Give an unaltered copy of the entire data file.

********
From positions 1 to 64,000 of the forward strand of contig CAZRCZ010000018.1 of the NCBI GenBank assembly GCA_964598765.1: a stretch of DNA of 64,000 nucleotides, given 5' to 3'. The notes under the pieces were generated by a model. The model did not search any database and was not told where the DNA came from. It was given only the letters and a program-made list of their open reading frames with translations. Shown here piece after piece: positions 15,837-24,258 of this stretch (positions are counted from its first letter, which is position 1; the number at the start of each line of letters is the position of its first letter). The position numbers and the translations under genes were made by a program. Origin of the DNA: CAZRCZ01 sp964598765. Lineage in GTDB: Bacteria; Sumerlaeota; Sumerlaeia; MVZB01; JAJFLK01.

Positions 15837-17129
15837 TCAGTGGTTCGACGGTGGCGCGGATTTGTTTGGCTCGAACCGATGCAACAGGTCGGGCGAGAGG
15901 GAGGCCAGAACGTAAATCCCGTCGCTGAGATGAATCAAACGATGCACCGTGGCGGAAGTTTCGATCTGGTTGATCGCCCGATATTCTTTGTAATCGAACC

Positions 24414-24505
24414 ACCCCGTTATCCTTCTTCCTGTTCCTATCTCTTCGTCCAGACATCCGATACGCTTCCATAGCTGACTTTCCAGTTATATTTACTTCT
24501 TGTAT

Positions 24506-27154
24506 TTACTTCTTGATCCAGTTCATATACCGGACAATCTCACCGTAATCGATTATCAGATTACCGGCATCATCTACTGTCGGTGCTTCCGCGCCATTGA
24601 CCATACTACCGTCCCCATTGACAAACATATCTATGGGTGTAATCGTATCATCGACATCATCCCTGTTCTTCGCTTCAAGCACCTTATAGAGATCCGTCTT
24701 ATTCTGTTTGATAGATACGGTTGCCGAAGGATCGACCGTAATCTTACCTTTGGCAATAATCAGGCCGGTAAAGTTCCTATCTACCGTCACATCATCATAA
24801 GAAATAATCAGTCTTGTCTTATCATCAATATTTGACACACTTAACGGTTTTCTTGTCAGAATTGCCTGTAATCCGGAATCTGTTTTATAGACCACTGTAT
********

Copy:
From positions 1 to 64,000 of the forward strand of contig CAZRCZ010000018.1 of the NCBI GenBank assembly GCA_964598765.1: a stretch of DNA of 64,000 nucleotides, given 5' to 3'. The notes under the pieces were generated by a model. The model did not search any database and was not told where the DNA came from. It was given only the letters and a program-made list of their open reading frames with translations. Shown here piece after piece: positions 15,837-24,258 of this stretch (positions are counted from its first letter, which is position 1; the number at the start of each line of letters is the position of its first letter). The position numbers and the translations under genes were made by a program. Origin of the DNA: CAZRCZ01 sp964598765. Lineage in GTDB: Bacteria; Sumerlaeota; Sumerlaeia; MVZB01; JAJFLK01.

Positions 15837-17129
15837 TCAGTGGTTCGACGGTGGCGCGGATTTGTTTGGCTCGAACCGATGCAACAGGTCGGGCGAGAGG
15901 GAGGCCAGAACGTAAATCCCGTCGCTGAGATGAATCAAACGATGCACCGTGGCGGAAGTTTCGATCTGGTTGATCGCCCGATATTCTTTGTAATCGAACC

Positions 24414-24505
24414 ACCCCGTTATCCTTCTTCCTGTTCCTATCTCTTCGTCCAGACATCCGATACGCTTCCATAGCTGACTTTCCAGTTATATTTACTTCT
24501 TGTAT

Positions 24506-27154
24506 TTACTTCTTGATCCAGTTCATATACCGGACAATCTCACCGTAATCGATTATCAGATTACCGGCATCATCTACTGTCGGTGCTTCCGCGCCATTGA
24601 CCATACTACCGTCCCCATTGACAAACATATCTATGGGTGTAATCGTATCATCGACATCATCCCTGTTCTTCGCTTCAAGCACCTTATAGAGATCCGTCTT
24701 ATTCTGTTTGATAGATACGGTTGCCGAAGGATCGACCGTAATCTTACCTTTGGCAATAATCAGGCCGGTAAAGTTCCTATCTACCGTCACATCATCATAA
24801 GAAATAATCAGTCTTGTCTTATCATCAATATTTGACACACTTAACGGTTTTCTTGTCAGAATTGCCTGTAATCCGGAATCTGTTTTATAGACCACTGTAT